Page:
The quantification of the panicle traits is based on the detection of the structure of the panicle followed by a conversion of the skeleton into a mathematical graph (Additional file 1). The pipeline for converting the image of the panicle to a graph can be described as follows: input image I is converted to grayscale and then a Gaussian blur filter with a kernel of size kernelSize is used to smooth the image. The smoothed image is locally thresholded by using the mean-c local thresholding approach [15], resulting in a binary image. The blurring filter is used to obtain a smooth binary image, and leads to a skeletal image containing fewer undesirable small spikes [16]. Due to variation in the brightness of the image, small holes may remain in the binary image. Unless these holes are filled, corresponding cycles may appear in the skeleton, which may cause several problems during the skeleton analysis task (Additional file 1). To solve this problem, small holes with an area ≤ minParticle are filled in to yield a “solid" binary image, Isolid.

Additional file 1. Skeleton conversion to mathematical graph. The technical description of the algorithm for converting the skeleton into a graph.

Format: ZIP Size: 95KB Download fileOpen Data

The Isolid image is skeletonized by the Zhang-Suen’s (ZS) thinning method [17]. A major drawback of this method is that the final skeleton may produce staircases, in which case the Holt’s staircase removal method [18] is applied. A fast lookup-based implementation of ZS method can be found in [19]. To locate the panicle skeleton in the image, all the components in the skeletal image are searched. The biggest is returned as the panicle skeleton. The skeleton is returned as a list of points (skeletonList) that indicate the positions of the pixels of the skeletons in the image. The xy-origin of the image is at the top left of the image. This list is then converted to a graph G which is then cleaned and refined (Grefined). Cleaning is based on removing terminal edges whose length is less than a threshold minSpike (default value = 40 pixels, modifiable by the user). An edge is terminal if one of the vertices it connects has one and only one neighbor.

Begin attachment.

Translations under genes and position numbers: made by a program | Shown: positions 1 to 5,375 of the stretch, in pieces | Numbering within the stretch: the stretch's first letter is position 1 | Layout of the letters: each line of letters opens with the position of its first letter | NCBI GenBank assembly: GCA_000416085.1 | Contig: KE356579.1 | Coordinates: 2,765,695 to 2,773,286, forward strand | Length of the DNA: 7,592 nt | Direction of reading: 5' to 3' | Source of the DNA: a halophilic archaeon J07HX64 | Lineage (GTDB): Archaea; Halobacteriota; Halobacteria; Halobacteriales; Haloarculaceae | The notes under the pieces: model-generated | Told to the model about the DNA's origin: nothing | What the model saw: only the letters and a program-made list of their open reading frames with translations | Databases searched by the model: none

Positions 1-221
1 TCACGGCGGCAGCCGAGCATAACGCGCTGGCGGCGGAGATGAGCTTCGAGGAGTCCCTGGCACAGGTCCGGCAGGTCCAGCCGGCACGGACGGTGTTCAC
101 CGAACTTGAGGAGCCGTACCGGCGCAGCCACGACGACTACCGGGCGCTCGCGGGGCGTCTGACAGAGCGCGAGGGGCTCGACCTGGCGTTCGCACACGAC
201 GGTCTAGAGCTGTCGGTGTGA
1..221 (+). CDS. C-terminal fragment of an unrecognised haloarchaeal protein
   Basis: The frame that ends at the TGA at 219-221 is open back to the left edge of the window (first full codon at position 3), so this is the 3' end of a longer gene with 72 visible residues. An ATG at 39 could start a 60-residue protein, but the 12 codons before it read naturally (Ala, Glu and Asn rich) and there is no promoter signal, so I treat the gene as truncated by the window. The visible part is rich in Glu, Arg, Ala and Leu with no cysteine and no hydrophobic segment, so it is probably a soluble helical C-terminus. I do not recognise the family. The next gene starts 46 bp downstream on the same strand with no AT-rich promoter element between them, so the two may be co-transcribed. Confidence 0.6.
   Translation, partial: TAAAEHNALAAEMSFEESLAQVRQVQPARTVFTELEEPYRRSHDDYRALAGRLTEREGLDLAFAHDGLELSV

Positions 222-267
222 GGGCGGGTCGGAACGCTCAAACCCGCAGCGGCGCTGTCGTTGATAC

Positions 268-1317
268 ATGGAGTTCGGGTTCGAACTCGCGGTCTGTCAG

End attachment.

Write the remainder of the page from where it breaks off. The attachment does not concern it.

Panicle structure quantification

The calculation of the panicle structure traits is based on the mathematical graph produced from the panicle detection task. Quantification includes two main steps: vertices classification and graph quantification.

Vertex classification

Different classes are used to distinguish the type of graph vertices, Figure 3. The classification of vertices is explained in Figure 4. The user identifies the start and end generating vertices (yellow circles in Figure 3) of the panicle structure by using the application’s GUI, and then, each vertex of the graph is assigned to a class. The software classifies all other vertices either as terminal (red circles) or unclassified. The unclassified vertices are classified by using a breadth-first decomposition approach. Vertex classification is based on the weight of the graph. We define the weight of the graph as the product of the number of vertices and the lengths of their edges (links). The length is calculated using the Euclidean distance metric.

thumbnailFigure 3. A panicle graph superimposed on a panicle image. The circles represent the junctions and the termination of the branches. The use of colors makes it easy for users to distinguish between different types of branches (see the inset for definitions of the colors of the circles).

thumbnailFigure 4. Graph decomposition and vertex classification.(a) original graph, (b) decomposing the graph at the start generating vertex (root), (c) classifying the neighbors of the start generating vertex, (d) decomposing the maximum weighed sub-graph at its root vertex, (e) classifying the vertices of the neighboring sub-graph root, (f) unclassified vertex in a small sub-graph, (g) decomposing and classifying the unclassified vertex in (f), and (h) in a fully classified graph.